I’ve been working on this site for five years, and in that time I’ve seen smaller sites with shorter, typo-and-inaccuracy-packed reviews leapfrog mine in search results. Paying for games out of my own pocket guaranteed to readers that I wasn’t beholden to any external forces or tempted to soften the blow of harsh criticism with such popular review nothings as “but there’s a solid base here for [developer]’s next game!” Sadly, it also meant that I got games quite a bit later than other review publications, so that pre-release period where fans link to early reviews to weigh their enthusiasm against the opinions of critics is one I’ve missed out on the benefits of almost entirely. No links = no search engine juice = very little site growth. Blame it on the realities of the industry; I gave the whole “no review codes” thing a good go over half a decade, but it doesn’t work if you want a notable number of readers and aren’t willing to delve into the even uglier waters of clickbait. Search engines aren’t like Youtube where there’s an emphasis on discovering new outlets; once you slip beyond the first page of search results, you might as well not exist in the eyes of those doing the searching.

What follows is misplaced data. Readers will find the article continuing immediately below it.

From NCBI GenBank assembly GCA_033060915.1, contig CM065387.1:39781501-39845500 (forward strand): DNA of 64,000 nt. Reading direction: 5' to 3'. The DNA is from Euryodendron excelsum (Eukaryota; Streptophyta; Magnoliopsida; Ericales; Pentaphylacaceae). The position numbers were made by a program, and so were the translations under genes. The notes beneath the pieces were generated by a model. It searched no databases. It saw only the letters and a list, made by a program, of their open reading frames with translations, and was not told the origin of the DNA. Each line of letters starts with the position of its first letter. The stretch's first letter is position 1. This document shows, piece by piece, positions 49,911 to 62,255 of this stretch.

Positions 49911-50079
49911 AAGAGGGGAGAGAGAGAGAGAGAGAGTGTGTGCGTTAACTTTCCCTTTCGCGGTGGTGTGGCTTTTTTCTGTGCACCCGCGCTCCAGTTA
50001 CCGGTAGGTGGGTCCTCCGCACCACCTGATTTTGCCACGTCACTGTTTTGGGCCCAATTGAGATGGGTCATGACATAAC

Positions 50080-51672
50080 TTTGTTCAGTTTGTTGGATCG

As for accountability/openness, I plan on making a page listing every game I receive a code for [update: this is now live and can be accessed by hovering over the “about” menu item] in addition to disclosing as much at the end of any relevant reviews. Additionally, any Steam codes will go into a new Steam account that I’ll make public and link to on that page. I’ve also been working on undoing some of the privacy settings I’ve had on my PS4 and Xbox One to make it possible to see recently played games and such, but this has proven to be a losing battle thus far.
Deck13’s The Surge is the first game I’ve accepted a review code for, hence the header image. You may be asking yourself, “hey, didn’t that come out already, totally undermining your point about getting reviews out early?” Yep. I requested it before release, but didn’t get the code until a day after it released. I’m assuming that keys will come faster once I’ve built up more of a presence.